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Human Papillomavirus Type 16 Causes Easily Seen Lesions

Visual examinations cannot give strong indications of other aspects of HPV infection

TUESDAY, Aug. 7 (HealthDay News) -- Infection with the human papillomavirus (HPV) type 16 causes definite visual abnormalities on the cervix, but other types of HPV may not be as easily detected and women with multiple types of HPV may have no lesions at all, according to a report in the July issue of the American Journal of Obstetrics & Gynecology.

Jose Jeronimo, M.D., of the National Cancer Institute in Bethesda, Md., and colleagues conducted a study in which 20 expert colposcopists were assigned to evaluate 939 digitized cervigrams taken after the application of 5 percent acetic acid. At least two reviewers studied 112 images with matched histologic diagnoses and HPV type to rate them for the number and severity of lesions.

When HPV DNA, particularly HPV16, was present, reviewers were more likely to agree with each other on the rating. However, individual reviews yielded only weak associations between HPV status and visual appearance. Many women with multiple HPV infections did not have any visible lesions.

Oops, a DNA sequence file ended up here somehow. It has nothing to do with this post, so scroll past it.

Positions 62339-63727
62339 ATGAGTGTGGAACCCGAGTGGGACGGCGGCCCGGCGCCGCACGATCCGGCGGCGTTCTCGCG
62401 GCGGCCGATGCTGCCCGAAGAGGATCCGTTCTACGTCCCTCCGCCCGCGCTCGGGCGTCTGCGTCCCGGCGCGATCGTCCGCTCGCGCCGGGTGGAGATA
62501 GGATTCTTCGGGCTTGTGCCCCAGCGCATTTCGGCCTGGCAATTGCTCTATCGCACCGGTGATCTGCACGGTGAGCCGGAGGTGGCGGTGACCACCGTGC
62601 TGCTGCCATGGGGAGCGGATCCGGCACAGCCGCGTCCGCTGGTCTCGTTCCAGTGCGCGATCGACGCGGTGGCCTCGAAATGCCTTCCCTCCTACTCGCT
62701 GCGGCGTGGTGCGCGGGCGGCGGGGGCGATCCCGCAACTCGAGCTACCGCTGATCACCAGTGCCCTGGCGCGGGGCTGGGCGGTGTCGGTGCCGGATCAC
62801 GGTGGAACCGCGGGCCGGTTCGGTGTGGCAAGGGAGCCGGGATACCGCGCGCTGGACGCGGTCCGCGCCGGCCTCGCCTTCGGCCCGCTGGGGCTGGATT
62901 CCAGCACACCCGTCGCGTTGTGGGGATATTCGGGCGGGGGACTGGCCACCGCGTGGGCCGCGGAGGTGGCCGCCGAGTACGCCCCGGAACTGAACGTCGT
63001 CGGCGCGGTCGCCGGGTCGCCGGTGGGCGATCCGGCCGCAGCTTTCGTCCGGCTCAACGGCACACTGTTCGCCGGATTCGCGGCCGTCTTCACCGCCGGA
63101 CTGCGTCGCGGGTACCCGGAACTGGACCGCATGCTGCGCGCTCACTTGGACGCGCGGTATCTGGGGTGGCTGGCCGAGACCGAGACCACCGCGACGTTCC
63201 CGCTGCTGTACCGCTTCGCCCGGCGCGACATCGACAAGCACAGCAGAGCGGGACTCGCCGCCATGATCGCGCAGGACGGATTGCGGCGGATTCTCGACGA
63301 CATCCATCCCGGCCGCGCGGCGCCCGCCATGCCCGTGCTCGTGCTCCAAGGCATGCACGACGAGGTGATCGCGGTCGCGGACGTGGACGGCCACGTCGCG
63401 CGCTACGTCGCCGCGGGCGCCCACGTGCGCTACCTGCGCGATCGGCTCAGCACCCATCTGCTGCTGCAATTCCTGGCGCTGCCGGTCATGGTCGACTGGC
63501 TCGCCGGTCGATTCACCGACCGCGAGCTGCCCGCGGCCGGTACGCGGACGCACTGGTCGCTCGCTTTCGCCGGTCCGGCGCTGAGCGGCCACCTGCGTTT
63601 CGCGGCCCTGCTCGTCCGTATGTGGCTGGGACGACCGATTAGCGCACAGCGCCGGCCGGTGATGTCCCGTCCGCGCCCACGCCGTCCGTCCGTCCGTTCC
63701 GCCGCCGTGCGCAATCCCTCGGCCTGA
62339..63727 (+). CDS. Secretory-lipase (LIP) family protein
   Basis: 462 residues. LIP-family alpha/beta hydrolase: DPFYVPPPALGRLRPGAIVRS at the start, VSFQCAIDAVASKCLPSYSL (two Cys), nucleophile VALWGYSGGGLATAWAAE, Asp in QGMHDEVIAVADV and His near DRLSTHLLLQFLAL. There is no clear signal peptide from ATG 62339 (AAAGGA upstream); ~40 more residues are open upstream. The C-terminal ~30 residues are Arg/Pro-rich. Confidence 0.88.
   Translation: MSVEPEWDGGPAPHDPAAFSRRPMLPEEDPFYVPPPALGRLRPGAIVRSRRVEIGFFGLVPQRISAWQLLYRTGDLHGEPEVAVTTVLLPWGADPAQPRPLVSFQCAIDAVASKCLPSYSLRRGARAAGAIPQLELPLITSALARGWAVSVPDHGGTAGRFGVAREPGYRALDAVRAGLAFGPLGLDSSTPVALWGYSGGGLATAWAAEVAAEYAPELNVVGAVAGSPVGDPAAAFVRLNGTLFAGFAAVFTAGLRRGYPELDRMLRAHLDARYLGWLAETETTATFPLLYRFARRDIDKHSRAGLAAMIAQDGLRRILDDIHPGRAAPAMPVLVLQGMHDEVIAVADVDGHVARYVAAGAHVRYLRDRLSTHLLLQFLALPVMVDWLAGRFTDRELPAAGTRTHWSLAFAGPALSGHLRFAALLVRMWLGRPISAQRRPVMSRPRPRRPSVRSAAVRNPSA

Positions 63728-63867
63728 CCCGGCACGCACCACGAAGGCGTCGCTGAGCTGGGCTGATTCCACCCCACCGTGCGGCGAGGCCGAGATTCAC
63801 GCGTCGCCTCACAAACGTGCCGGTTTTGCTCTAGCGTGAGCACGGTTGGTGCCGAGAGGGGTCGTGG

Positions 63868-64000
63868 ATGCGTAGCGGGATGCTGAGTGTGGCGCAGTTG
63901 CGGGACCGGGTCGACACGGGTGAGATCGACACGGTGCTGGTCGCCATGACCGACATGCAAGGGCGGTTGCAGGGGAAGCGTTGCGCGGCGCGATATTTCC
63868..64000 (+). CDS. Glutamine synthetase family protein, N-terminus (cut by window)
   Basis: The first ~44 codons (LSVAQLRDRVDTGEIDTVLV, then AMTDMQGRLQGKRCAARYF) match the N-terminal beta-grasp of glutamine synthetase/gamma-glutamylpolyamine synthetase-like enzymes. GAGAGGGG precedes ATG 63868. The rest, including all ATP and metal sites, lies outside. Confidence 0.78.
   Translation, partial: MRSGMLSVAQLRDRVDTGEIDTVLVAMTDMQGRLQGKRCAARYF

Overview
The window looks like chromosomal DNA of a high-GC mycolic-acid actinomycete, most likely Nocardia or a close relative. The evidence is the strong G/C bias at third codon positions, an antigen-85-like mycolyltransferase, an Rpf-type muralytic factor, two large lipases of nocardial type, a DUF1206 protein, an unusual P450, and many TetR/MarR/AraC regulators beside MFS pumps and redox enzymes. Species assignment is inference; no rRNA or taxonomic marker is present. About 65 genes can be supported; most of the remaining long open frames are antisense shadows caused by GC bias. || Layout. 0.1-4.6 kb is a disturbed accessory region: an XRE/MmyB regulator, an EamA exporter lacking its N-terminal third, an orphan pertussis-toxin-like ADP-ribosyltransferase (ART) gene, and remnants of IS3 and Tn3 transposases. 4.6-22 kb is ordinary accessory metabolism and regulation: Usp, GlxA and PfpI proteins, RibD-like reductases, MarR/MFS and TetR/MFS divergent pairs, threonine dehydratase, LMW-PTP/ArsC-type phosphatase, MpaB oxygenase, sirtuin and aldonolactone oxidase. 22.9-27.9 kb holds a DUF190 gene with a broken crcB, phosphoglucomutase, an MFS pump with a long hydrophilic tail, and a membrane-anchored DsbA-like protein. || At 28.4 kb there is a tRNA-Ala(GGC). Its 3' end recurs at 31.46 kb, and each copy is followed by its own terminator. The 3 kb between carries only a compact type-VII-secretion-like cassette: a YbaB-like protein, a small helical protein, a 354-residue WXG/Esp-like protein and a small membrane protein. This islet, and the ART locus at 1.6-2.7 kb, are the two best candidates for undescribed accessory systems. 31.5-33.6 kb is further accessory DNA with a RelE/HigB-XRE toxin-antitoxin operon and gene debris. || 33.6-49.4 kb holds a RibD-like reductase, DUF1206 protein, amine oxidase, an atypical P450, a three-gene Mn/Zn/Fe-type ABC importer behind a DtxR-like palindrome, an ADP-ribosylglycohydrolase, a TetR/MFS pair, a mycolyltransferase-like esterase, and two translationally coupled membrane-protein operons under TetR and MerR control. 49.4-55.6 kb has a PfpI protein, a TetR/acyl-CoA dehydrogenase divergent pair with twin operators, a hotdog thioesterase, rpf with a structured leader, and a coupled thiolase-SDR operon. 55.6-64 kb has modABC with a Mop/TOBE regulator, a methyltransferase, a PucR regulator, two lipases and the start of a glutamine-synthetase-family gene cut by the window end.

"If a woman has an intraepithelial lesion that is associated with HPV16 rather than other types, it may be more likely to be detected and accurately targeted for biopsy during the colposcopic evaluation," the authors conclude. "But at the same time, it may be easier to miss an intraepithelial lesion that is associated with carcinogenic types other than HPV16."

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